Home  > Historical Perspectives
US urged to extradite ex-Nazi suspect to Serbia (AP) Associated Press) By JOVANA GEC BELGRADE, Serbia 12/21/10 6:40 AM)Source: http://www.washingtonpost.com/wp-dyn/content/article/2010/12/21/AR2010122101018.html AP} ASSOCIATED PRESS AP} ASSOCIATED PRESS Articles-Index-TopPublishers-Index-Top
BELGRADE, Serbia -- United States should quickly extradite to Serbia a naturalized American citizen suspected of serving in a World War II Nazi unit that killed 17,000 people, the World Jewish Congress urged Tuesday.

Accusations against 88-year-old Peter Egner, who lives in a retirement community outside Seattle, are "so horrendous that no further time must be wasted," the group said in a statement sent to The Associated Press.

"Not only the Jewish community in Serbia, but Jews worldwide expect Nazi war criminals to be tried and brought to justice, irrespective of their age," said WJC president Ronald S. Lauder. "These people may be frail, but so are many Holocaust survivors. Justice done belatedly is still better than justice not done at all."

Serbia last month formally asked the U.S. to hand over Egner for a genocide trial.

Egner was born in Yugoslavia, but emigrated to the U.S. in 1960, gaining American citizenship six years later. The U.S. Justice Department filed a lawsuit in 2008 to revoke Egner´s citizenship, which would pave the way for his extradition.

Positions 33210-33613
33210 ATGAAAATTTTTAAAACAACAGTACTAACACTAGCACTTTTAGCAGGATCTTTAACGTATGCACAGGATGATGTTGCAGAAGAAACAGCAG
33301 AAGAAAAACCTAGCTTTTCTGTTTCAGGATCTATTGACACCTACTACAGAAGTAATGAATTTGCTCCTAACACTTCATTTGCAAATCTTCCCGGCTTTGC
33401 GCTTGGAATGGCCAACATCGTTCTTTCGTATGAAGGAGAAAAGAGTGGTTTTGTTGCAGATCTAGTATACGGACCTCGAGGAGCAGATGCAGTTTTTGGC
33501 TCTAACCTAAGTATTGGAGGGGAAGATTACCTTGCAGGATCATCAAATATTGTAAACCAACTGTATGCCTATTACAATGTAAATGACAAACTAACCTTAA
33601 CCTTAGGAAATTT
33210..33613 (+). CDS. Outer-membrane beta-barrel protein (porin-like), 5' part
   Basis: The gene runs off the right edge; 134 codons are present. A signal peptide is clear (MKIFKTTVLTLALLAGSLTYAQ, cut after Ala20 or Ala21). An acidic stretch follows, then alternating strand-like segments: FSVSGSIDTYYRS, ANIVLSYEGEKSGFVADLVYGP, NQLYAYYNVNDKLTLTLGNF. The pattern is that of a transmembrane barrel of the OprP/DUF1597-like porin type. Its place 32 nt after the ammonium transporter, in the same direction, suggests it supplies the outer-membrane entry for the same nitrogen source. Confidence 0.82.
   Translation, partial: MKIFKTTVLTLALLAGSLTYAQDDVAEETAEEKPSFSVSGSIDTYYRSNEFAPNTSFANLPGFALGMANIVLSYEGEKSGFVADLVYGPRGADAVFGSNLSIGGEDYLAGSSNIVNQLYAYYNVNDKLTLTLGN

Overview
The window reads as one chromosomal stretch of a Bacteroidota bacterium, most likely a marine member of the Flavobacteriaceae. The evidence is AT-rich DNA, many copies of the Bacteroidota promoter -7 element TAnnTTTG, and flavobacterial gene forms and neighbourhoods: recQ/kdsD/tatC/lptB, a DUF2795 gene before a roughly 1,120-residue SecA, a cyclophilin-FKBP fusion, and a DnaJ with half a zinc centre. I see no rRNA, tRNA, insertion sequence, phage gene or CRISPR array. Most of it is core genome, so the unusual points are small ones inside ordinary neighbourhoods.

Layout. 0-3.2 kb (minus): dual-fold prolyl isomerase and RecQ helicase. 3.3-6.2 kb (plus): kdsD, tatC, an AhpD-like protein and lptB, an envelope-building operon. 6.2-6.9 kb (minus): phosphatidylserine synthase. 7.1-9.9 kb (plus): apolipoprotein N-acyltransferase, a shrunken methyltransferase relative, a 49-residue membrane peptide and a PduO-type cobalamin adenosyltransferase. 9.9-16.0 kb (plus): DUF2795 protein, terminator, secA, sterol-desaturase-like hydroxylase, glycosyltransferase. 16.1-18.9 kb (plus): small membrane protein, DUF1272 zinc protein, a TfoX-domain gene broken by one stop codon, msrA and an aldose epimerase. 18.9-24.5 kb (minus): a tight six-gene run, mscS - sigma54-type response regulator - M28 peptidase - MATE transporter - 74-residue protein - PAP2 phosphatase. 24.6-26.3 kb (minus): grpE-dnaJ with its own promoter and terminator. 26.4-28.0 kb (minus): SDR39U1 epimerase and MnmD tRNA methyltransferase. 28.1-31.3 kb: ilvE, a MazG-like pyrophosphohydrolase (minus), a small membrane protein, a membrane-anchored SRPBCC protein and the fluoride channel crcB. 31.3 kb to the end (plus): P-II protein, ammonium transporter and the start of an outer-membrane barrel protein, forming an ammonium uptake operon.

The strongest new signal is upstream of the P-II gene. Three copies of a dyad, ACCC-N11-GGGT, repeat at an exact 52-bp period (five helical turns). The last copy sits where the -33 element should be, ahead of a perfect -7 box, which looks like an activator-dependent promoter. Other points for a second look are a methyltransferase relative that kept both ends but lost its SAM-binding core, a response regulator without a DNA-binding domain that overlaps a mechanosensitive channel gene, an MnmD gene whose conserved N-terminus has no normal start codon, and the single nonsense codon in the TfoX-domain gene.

The accusations allege that Egner served as a guard and interpreter with the Nazi-controlled Security Police and Security Service in Belgrade - then part of Yugoslavia - from April 1941 to September 1943. It says Egner did not divulge that information when he applied for citizenship but falsely claimed he served in the German army as an infantry sergeant, and was granted U.S. citizenship in 1966.

Egner has denied any knowledge of the Einsatzgruppe unit that rounded up Jews, political prisoners and other enemies of the Third Reich after Hitler´s attack on the Soviet Union in the early 1940s.

The U.S. Justice Department, citing Nazi documents, said in the fall of 1941, Egner´s unit executed 11,164 people - mostly Serbian Jewish men, suspected communists and Gypsies. It also said in early 1942, the unit murdered 6,280 Serbian Jewish women and children who had been prisoners at Semlin camp. Daily over two months, those women and children were taken from the camp and forced into a specially designed van, where they were gassed with carbon monoxide.

Serbia´s war crimes prosecutor has said he wants to try Egner in Serbia. The Simon Wiesenthal Center also has encouraged Serbia to try Egner and two other alleged Nazis here. ------ Associated Press Writer Dusan Stojanovic contributed to this report (© 2010 The Associated Press 12/21/10)

Return to Top